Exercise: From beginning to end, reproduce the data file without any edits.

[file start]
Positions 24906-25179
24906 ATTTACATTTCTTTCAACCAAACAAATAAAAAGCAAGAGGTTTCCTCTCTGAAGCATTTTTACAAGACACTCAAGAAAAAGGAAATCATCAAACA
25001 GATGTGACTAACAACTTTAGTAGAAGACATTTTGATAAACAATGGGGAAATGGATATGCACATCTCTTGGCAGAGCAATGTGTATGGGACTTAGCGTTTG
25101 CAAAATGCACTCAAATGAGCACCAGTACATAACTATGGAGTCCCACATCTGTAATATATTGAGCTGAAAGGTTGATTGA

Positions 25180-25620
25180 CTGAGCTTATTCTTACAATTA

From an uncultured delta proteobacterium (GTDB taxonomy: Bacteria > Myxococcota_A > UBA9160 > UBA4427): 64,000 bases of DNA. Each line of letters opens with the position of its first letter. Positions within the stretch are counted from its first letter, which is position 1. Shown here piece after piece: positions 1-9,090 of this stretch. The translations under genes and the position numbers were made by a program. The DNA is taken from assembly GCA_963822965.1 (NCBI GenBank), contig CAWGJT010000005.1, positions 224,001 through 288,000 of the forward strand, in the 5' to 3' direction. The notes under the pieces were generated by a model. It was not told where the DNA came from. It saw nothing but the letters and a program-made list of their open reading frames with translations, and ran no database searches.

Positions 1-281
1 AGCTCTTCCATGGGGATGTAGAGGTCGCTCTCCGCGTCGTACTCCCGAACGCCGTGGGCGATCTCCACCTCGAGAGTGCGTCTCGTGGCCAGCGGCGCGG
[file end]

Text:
Positions 24906-25179
24906 ATTTACATTTCTTTCAACCAAACAAATAAAAAGCAAGAGGTTTCCTCTCTGAAGCATTTTTACAAGACACTCAAGAAAAAGGAAATCATCAAACA
25001 GATGTGACTAACAACTTTAGTAGAAGACATTTTGATAAACAATGGGGAAATGGATATGCACATCTCTTGGCAGAGCAATGTGTATGGGACTTAGCGTTTG
25101 CAAAATGCACTCAAATGAGCACCAGTACATAACTATGGAGTCCCACATCTGTAATATATTGAGCTGAAAGGTTGATTGA

Positions 25180-25620
25180 CTGAGCTTATTCTTACAATTA

From an uncultured delta proteobacterium (GTDB taxonomy: Bacteria > Myxococcota_A > UBA9160 > UBA4427): 64,000 bases of DNA. Each line of letters opens with the position of its first letter. Positions within the stretch are counted from its first letter, which is position 1. Shown here piece after piece: positions 1-9,090 of this stretch. The translations under genes and the position numbers were made by a program. The DNA is taken from assembly GCA_963822965.1 (NCBI GenBank), contig CAWGJT010000005.1, positions 224,001 through 288,000 of the forward strand, in the 5' to 3' direction. The notes under the pieces were generated by a model. It was not told where the DNA came from. It saw nothing but the letters and a program-made list of their open reading frames with translations, and ran no database searches.

Positions 1-281
1 AGCTCTTCCATGGGGATGTAGAGGTCGCTCTCCGCGTCGTACTCCCGAACGCCGTGGGCGATCTCCACCTCGAGAGTGCGTCTCGTGGCCAGCGGCGCGG